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Discussion Starter #1
I have an 89 ZX10 and am wondering if I can switch the IP from the cable ugly one to a nice new digital one. Anybody know if such a kit or process exists?? I am updating the bike the best I can and would really like to put a 'fresher' looking instrument panel on it...

thanks folks
 

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Licensed Dist of HaterAde
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maybe possible BUT would take ALOT of work and trickery to get an digital tach/speedo to work on there man..unless you went with like a universal unit maybe? good idea though and still love the look of the ol' girl!! classic!!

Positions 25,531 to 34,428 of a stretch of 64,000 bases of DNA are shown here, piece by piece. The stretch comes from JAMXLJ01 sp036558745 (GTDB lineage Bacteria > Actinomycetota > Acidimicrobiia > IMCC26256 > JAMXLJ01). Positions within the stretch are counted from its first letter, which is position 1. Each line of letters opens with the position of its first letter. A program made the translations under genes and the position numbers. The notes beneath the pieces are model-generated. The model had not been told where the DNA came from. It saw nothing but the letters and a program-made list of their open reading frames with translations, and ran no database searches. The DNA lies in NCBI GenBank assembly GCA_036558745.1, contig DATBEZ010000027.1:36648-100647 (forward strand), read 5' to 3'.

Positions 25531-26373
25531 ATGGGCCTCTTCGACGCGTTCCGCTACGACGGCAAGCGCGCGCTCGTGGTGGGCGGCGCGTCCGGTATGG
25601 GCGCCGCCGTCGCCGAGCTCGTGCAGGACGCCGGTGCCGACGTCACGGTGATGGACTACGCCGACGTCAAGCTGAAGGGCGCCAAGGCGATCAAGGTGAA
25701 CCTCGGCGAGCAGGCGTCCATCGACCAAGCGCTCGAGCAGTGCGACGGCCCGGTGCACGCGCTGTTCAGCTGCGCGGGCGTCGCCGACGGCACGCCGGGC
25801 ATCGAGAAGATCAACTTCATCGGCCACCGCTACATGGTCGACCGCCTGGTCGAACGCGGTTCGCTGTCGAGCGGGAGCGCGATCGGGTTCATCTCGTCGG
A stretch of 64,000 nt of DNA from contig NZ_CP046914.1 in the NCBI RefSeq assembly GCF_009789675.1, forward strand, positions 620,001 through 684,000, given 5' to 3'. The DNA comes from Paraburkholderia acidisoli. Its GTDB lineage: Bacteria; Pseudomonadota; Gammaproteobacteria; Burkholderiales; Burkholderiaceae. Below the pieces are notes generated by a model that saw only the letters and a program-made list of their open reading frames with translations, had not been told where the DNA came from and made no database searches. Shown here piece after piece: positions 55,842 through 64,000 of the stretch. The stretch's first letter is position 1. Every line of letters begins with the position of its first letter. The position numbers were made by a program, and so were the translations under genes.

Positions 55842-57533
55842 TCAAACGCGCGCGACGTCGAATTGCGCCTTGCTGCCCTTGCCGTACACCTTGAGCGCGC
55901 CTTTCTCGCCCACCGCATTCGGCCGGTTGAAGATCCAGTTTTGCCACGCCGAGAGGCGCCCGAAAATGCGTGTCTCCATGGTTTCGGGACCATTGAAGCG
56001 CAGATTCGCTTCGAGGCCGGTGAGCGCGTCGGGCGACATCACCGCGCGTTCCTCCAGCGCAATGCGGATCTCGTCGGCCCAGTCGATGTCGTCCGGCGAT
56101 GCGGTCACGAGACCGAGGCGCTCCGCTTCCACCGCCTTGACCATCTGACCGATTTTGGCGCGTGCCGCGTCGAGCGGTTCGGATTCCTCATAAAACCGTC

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Man that 10 is sweet!!!!!!!!!!!!!!
 

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Discussion Starter #5
thanks guys, shes an old one but man she has power to spare. I am trying to get a bit of a more modern look to it but am having a really hard time finding anything to make her a bit more of a head turner.

Thanks for the replies, its appreciated....I am going to keep trying to find something/someway to move to a digital dash.... somehow it can be done I am sure....

I attached a pic with the new 4 into 1 with FMF Powercore on it, just put on about 3 weeks ago. Over the winter I am going to cut the can down by about 5 inches, change the rubber on it and add some red pinstripes to the rims, do something with the rear fender/plate holder, put a stage 3 carb kit in it and replace the K&N filter with the 'bulb' types along with taking the air box out.